“Mainly for nature conservation reasons, most German offshore parks will be erected up to 20-60 km away from the coastline and in 20-40 meters deep waters. So far, experience of building such wind farms is very limited, hence higher risk attached make financing from banks more complicated.” (German Wind Energy Association – Future Trends: Offshore)
Bluewater (Deleware Wind Farm Developer) on Siting Their Project:
“Bluewater Wind’s plan to site turbines more than 11.5 nautical miles from shore removes them from close proximity to bird population fly zones. Nonetheless, expert ornithologists will conduct thorough avian studies before, during and after construction of the Delaware wind park.” – www.bluewater.com
Cape Wind – North America’s First Offshore Wind Project:
“The wind park will be sited on Horseshoe Shoal off the coast of Cape Cod. Hyannis will be over five miles away—and most of the Cape beaches will be further away.” Cape Wind Project Siting
Nai Kun (British Columbia) Offshore Wind Turbine Project On Siting:
“It is here, several kilometers from the nearest shore that NaiKun has secured a 550 square kilometer permit area within which we plan to build the first phase of our wind project, a 396 MW offshore wind farm, and future phases.” Nai Kun Project Site
Greenpeace Europe on ‘Buffer Zone for Offshore Wind’
“The 5km boundary was to reflect a general move by some countries to impose a coastal buffer zone for very large offshore wind farms on visual grounds.” Sea Wind Europe – Greenpeace
How Far Offshore Are Current 100 Megawatt Plus Wind Turbine Projects:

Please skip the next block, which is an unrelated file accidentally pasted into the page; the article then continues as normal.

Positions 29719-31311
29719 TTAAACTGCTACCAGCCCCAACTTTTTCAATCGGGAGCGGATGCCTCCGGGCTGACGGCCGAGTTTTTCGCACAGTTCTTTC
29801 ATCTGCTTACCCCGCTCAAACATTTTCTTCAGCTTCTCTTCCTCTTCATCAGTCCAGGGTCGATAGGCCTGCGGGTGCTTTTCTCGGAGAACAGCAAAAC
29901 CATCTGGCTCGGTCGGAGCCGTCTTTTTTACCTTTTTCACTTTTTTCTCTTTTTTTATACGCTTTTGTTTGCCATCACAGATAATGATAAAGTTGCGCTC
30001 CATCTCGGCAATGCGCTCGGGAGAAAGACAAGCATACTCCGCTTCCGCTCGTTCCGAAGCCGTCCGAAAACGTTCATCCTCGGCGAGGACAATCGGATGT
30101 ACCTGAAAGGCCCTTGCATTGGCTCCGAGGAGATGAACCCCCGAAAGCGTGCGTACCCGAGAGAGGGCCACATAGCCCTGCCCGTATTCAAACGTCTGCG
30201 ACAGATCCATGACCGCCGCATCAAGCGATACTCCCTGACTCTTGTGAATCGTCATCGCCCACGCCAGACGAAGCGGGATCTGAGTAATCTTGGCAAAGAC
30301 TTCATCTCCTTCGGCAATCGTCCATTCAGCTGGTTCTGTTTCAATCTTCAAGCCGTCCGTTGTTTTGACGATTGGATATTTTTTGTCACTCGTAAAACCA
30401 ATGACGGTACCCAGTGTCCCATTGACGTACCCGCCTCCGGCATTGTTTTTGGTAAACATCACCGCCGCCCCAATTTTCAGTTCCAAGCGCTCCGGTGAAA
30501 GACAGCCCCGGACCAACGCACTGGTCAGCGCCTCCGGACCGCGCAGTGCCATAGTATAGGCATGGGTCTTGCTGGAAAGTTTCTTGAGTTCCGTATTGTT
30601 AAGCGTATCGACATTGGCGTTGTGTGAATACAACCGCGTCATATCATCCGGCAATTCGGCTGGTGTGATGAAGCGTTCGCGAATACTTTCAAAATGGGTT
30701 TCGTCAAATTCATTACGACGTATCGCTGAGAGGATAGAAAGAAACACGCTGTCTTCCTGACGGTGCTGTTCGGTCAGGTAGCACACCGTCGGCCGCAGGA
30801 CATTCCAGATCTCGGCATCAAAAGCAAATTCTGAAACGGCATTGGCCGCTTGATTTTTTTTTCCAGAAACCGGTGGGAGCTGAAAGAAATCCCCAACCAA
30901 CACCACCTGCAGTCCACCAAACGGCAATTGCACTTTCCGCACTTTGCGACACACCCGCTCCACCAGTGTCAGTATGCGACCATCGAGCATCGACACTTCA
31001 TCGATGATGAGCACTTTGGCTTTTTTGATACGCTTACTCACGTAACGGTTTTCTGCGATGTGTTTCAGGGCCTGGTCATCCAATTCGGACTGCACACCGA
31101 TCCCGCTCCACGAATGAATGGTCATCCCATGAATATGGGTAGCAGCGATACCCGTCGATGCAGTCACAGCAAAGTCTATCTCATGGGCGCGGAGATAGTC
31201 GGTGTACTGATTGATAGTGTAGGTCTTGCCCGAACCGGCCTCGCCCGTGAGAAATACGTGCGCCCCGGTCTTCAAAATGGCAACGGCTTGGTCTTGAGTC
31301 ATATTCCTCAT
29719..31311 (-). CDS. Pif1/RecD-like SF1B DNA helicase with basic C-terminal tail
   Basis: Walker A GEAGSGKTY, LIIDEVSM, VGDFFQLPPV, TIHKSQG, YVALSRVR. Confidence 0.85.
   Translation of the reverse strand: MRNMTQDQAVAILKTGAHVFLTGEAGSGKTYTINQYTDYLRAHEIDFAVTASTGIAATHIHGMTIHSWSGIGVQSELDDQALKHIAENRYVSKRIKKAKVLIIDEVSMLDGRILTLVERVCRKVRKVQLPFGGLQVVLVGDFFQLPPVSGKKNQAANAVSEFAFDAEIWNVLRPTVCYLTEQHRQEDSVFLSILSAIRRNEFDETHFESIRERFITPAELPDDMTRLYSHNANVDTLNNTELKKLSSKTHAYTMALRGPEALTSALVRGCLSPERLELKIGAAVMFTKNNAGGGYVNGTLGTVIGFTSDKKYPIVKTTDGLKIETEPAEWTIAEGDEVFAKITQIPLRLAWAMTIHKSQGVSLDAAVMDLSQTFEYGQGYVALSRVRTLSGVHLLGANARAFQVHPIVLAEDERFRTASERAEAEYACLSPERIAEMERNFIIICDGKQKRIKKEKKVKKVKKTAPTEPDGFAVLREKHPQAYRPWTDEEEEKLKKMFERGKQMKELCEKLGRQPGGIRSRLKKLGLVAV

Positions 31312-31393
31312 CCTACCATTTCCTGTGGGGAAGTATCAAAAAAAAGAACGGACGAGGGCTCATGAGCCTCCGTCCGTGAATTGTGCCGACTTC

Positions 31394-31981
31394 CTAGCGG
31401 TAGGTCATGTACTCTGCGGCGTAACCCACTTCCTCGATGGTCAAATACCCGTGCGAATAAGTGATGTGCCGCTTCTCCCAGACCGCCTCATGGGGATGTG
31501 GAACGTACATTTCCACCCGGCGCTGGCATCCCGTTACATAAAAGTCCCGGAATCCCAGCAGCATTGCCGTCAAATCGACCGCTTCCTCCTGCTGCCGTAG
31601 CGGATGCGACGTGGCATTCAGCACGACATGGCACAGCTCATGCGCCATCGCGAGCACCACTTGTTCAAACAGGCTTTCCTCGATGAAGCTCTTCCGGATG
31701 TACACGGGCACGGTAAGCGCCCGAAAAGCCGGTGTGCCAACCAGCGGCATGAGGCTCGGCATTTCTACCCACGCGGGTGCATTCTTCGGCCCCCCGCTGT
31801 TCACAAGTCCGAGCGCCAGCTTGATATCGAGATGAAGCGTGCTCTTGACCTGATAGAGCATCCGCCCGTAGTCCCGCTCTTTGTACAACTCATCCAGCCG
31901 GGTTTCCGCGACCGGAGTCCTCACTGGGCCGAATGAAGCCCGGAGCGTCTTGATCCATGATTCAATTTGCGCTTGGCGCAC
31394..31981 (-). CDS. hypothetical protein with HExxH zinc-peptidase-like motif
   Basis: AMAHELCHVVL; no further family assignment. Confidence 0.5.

Denmark – Closest 5-15 KMs – Average 12 KMs (four projects)
Germany – Closest 100 KMs – Average 100 KMs (one project)
Netherlands – Closest 8-12 KMs – Average 16.5 KMs (two projects)
Sweden – Closest 10 KMs – Average 10 KMs (one project)
United Kingdom – Closest 7 KMs – Average 9 KMs (three projects)
Toronto Hydro’s Proposal – 2-4 KMs
On Environmental Assessments:
Cape Wind – North America’s First Offshore Wind Turbine Project On Environmental Assessments:
“Cape Wind is committed to protecting the Cape Cod environment during construction and when the wind park is operating. Prior to receiving permits for construction, Cape Wind will complete comprehensive environmental studies for federal, state and local agencies, and provide opportunity for public comment.” Cape Wind Environmental Studies
Nai Kun Wind Development (British Columbia) On Environmental Assessments:
“NaiKun is strongly committed to the Environmental Assessment process. Through the process we intend to clearly identify any potential effects and propose appropriate avoidance and mitigation measures to ensure the project can proceed with no significant adverse effects.” Nai Kun Environmental Assessment [Nai Kun is subject to a Federal Environmental Assessment, a Provincial Environmental Assessment and a Haida Environmental Assessment]
Bluewater Wind on Environmental Assessments:
“We seek objective environmental reviews. Our experts conduct comprehensive scientific and environmental studies and analysis on all aspects of our wind park projects, and we welcome the input of all experts in the public discussion.” Bluewater Wind Values
Greenpeace On Environmental Assessments For Offshore Wind In Europe: